China moving closer to unleashing fresh stimulus

Is fresh stimulus on the cards for China?

China's slowing economy has stoked chatter among economists that Beijing is moving closer to unleashing fresh monetary and potential fiscal stimulus measures as soon as next quarter.

There are increasing concerns over growth among the leaders, said Zhiwei Zhang, chief China economist at Nomura, citing discussions at the State Council's weekly meeting on Wednesday.

In a statement following the meeting, Premier Li Keqiang said the government should roll out measures as soon as possible to stabilize growth and boost domestic demand, according to state news agency Xinhua.

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"This reinforces our view of policy easing picking up in the second quarter," Zhang said.

Nomura expects the People's Bank of China (PBoC) will cut banks' reserve requirement ratio (RRR) - or the amount of cash they must set aside as reserves - by 50 basis points in the second quarter and by another 50 basis points in the third quarter.

(Read more: Goldman Sachs slashes China growth outlook)

The central bank last cut its RRR in May 2012. The RRR now stands at 20 percent, near its record level of 21.5 percent.

The likelihood of an interest rate cut is rising as well, said Zhang. However, he noted that it is not yet in the bank's baseline forecast.

Societe Generale holds a similar view, forecasting a 50 basis point RRR cut early in the second quarter, in order to offset potential capital outflows.

"The recent economic deceleration has indeed been more than what Beijing is willing to tolerate in the short term," the bank said.

(Read more: Default risks trigger fresh fears over China property market)

According to some market watchers, the PBoC's decision to widen the yuan trading band over the weekend - following a spate of disappointing economic data - could also be part of the government's efforts to stabilize growth. Economic indicators such as retail spending and industrial output for January-February, for example, came in well below market expectations.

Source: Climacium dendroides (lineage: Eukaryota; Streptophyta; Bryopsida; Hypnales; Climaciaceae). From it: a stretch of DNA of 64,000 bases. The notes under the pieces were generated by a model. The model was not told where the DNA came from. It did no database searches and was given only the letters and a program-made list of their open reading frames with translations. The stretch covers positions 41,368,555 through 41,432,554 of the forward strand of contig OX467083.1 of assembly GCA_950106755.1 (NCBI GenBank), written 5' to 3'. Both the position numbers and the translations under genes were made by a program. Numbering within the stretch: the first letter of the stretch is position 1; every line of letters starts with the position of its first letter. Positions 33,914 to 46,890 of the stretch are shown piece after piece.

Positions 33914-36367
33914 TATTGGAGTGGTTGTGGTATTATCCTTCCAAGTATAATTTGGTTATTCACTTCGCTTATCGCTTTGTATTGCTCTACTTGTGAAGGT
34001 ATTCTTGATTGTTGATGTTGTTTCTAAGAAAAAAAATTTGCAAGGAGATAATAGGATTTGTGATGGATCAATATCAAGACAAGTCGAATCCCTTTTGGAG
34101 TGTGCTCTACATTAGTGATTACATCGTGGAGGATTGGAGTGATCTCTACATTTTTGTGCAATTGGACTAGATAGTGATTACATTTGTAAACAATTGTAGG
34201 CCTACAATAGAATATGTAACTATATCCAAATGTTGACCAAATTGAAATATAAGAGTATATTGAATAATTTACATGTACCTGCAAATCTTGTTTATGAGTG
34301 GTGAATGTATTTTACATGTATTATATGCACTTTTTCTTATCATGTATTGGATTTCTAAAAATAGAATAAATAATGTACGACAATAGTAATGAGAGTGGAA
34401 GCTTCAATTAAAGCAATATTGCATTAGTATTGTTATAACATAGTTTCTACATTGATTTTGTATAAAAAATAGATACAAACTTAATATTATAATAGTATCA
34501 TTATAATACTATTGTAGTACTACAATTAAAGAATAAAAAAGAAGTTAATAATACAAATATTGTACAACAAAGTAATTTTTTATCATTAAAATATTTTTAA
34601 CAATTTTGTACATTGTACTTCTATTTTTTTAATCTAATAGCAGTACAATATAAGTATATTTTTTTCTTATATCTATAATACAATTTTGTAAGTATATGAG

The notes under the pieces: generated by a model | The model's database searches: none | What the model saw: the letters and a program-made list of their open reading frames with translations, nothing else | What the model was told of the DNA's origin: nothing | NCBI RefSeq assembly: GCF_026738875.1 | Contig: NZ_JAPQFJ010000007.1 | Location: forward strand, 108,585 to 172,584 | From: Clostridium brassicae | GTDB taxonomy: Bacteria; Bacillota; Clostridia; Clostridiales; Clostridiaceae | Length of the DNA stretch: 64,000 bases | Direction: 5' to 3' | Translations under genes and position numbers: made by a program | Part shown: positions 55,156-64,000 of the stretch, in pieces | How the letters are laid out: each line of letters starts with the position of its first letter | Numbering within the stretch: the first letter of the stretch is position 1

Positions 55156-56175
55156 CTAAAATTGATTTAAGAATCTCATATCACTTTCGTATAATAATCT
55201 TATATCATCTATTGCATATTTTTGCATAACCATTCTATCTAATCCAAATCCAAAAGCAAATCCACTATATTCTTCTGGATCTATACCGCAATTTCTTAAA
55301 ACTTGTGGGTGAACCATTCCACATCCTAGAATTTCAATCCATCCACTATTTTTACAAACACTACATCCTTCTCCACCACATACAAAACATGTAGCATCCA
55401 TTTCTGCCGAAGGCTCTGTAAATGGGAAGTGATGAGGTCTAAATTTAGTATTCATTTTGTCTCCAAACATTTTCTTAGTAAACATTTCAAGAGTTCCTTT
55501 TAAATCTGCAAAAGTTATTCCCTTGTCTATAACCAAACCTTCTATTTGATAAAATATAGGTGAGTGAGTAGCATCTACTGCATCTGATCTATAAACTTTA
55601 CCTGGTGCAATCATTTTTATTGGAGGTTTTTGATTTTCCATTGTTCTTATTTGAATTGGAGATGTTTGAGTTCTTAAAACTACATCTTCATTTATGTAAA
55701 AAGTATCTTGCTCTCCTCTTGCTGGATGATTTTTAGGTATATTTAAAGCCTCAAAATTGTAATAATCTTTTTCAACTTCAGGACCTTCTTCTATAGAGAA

"While band widening itself has little impact on the economy, the possible consequence could be used to stabilize the growth. The weak economic data implies that it is unlikely to see CNY appreciation and capital inflows after the band widening," said Haibin Zhu, chief China economist at JPMorgan wrote in a report over the weekend.

If this is the case, "CNY depreciation could support exports, and capital outflow will drain domestic liquidity and open the window for RRR cuts by the PBoC," he said.

(Read more: China yuan band widening a sign of caution, not reform zeal)

A weak yuan signals China's slowing growth: Pro

The yuan fell to a 13-month low on Friday and is set to post its biggest ever weekly fall. The currency has tumbled more than 1.2 percent against the U.S. dollar so far this week.

Fiscal stimulus on the cards

According to Nomura, China's fiscal policy stance may also become more supportive in in the second quarter, with increased spending on infrastructure investment.

Societe Generale believes infrastructure investment would be the most effective tool; however it is not anticipating a big spending package.

"The most likely measure is to bring forward some of the infrastructure projects in the new urbanization plan," it said.

Last week, China quietly revealed that it had signed off on 142 billion yuan ($23 billion) worth of railway projects this year, according to a Reuters report.

—By CNBC's Ansuya Harjani. Follow her on Twitter @Ansuya_H